Tag Archives: Poland

The Power of Goodness

Today, November 11 is Remembrance Day . Throughout the British Commonwealth we wear a red remembrance poppy. Memorial ceremonies are conducted to memorialize the fallen soldiers of World War II and the present; and to honour the heroes in the armed forces who still put their lives at risk to ensure democracy and freedom.

Heroes come in many guises. One such hero was  Bronisław Huberman. Huberman was a child prodigy who amazed the world.  At the age of 9  he played Brahms’ complicated concerto for violin – in front of the composer himself.

Huberman went on to be hailed as the world’s greatest violinist. When the Nazis came to power in 1933 Huberman foresaw the horror awaiting Jews. He went to Palestine and decided to create a national symphony orchestra made up of the best Jewish musicians in Europe. Between 1933 and 1936 he hired 70 musicians, bringing them AND their families to Palestine. All told, he saved at least 800 Jews from death. The inaugural concert of the  Israel Philharmonic Orchestra (then known as the Palestine Philharmonic Orchestra ) was in 1936, conducted by  Arturo Toscanini.

Huberman played a Stradivarius which was stolen from Carnegie Hall in 1936. Huberman died in 1947 and the violin  was relinquished in 1987.  Fifteen years after that violinist Joshua Bell bought it for close to 4 million dollars.

Huberman’s story is told in the movie, Roy Mandel: The Return of the Violin – YouTube . It is an incredible, moving film weaving together the lives of Huberman and another great man, Sigmund Rolat. Rolat and Huberman were both born in Częstochowa, Poland. Both men are heroes. Huberman saved hundreds of lives and built a symphony orchestra. Rolat, a survivor, has created cultural festivals, educational programmes, created employment and breathed new life into Germany and Poland.

P1140366art by Laya Crust

The message from this extraordinary movie resonates with the message of Remembrance Day. Each of us has the ability to make the world a better place. To make the world a better place we have to remember the past and recognize the present. Beautifying the world with music, art, good deeds and helping those around us will help create a better reality. Each of us can use our  resources and our awareness to right a wrong whether it is big or small.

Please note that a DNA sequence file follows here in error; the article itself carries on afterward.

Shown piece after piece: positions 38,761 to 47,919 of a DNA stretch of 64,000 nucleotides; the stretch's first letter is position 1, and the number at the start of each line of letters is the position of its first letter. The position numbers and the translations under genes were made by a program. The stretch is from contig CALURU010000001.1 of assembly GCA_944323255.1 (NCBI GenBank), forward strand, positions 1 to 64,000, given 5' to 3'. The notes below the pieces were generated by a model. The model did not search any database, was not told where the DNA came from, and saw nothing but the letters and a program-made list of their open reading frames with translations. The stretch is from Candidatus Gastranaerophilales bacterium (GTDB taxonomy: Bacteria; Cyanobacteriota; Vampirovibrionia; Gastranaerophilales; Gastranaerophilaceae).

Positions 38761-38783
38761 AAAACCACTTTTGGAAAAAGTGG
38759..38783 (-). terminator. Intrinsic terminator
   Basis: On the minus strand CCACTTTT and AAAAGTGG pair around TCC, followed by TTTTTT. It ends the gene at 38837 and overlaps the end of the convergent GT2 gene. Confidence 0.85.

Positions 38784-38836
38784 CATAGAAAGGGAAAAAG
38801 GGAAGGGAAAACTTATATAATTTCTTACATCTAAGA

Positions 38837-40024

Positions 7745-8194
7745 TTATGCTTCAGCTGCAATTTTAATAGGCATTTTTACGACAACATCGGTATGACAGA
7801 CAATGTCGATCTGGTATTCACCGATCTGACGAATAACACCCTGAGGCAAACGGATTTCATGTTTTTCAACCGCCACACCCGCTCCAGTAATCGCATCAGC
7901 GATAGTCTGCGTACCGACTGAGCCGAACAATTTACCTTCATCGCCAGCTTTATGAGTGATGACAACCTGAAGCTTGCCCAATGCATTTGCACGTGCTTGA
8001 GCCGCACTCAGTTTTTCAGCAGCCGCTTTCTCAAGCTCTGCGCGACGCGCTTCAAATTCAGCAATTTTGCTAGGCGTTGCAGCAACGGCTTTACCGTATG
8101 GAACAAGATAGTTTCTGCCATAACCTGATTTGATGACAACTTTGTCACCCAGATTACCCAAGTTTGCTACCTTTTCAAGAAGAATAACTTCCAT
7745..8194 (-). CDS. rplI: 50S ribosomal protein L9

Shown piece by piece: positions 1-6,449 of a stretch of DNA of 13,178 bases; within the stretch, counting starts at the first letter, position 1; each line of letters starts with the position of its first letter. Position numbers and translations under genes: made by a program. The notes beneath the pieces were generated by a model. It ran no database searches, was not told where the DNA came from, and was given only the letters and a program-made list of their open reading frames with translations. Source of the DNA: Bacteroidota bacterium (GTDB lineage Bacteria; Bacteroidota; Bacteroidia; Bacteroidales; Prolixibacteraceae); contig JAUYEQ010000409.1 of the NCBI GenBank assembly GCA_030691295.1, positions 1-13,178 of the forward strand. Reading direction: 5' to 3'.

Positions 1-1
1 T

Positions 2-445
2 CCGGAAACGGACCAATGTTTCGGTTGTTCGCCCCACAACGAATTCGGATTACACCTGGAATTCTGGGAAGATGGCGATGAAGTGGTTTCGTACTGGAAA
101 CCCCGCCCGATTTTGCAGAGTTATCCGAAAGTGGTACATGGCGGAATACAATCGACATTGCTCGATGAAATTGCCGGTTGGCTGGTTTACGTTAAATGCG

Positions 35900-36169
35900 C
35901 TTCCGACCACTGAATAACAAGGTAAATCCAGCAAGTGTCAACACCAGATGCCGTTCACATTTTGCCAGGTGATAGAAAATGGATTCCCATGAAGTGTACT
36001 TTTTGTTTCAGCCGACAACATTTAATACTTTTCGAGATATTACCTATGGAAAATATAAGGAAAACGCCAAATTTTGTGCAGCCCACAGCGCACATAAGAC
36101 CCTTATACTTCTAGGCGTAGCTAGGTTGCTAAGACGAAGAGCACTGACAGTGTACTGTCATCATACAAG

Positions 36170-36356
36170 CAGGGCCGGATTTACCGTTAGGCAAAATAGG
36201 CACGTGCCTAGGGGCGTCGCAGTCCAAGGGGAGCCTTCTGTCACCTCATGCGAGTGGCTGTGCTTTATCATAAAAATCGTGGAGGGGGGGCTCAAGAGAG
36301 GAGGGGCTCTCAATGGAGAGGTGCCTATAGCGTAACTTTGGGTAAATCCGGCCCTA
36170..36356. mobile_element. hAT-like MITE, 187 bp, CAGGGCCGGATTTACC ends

One last thing-here is a reflection written by my Uncle Mort Lightstone on his career in the RCAF. Follow this link:  2015 – Remembrance Day .

Have a wonderful day, and let’s make the world a better place.

B’vracha, Laya






Filed under Uncategorized

My family and I were fortunate enough to see a series of 36 beautiful needleworks by Esther Nisenthal Krinitz.

Esther was born in the small village of Mniszek, Poland in 1927. Three years after WW2 began the Nazis took over the village. 15 year old Esther and her younger sister Mania went into hiding. They posed as Catholic Polish farm girls, surviving the war and deportations. As a child Esther had been trained as a dressmaker and as an adult she used all her skills to share her memories. In 1977, at the age of 50, Esther decided to tell her story through needlework pictures. She continued creating her fibre art until she died at the age of 77.

Each of the 36 panels tells a multi-layered story. We see rural farm life with details of home life, working the fields, and religious observance.  This picture shows the Jews of Mniszek making matzah together.

While one woman made dough for her own batch of matzah the other women shared in the rolling. The shoemaker Mottel scored the dough, and his son Yankl put the matzah into the fire. I love the detail. We can see the shoes Mottel made on one wall and on another we see pots and even a potato grater.

The pastoral setting and details of the farms and countryside are lovely. Esther loved nature.  She sewed flowers, crops, trees, and  grass, utilizing many techniques.

She used applique, painted fabric, crochet, collage, crewel work, and embroidery. She used three dimensions and added curtains, braids, and in one piece there is even a curtain that can open and close.  In some scenes, such as the one below, there is a time lapse. This particular piece shows the two sisters in 4 different situations. The subject matter is often jarring. and can reduce the viewer to tears with the details of cruelty, loss and terrible reality.

If you ever have a chance to see this exhibit you should go. Alternatively go to  http://artandremembrance.org/    You will be able to read about Esther Nisenthal Krinitz, see her art and watch an interview with her.

Memories can be communicated through many forms of art- painting, fibre art, music, dance, poetry, sculpture, story telling, graphic novels, and more. We are lucky when we have the good fortune to share those memories because they have been put into the world by people like Esther Nisenthal Krinitz and her daughters.

Shabbat Shalom, Laya


November 26, 2014 · 4:41 pm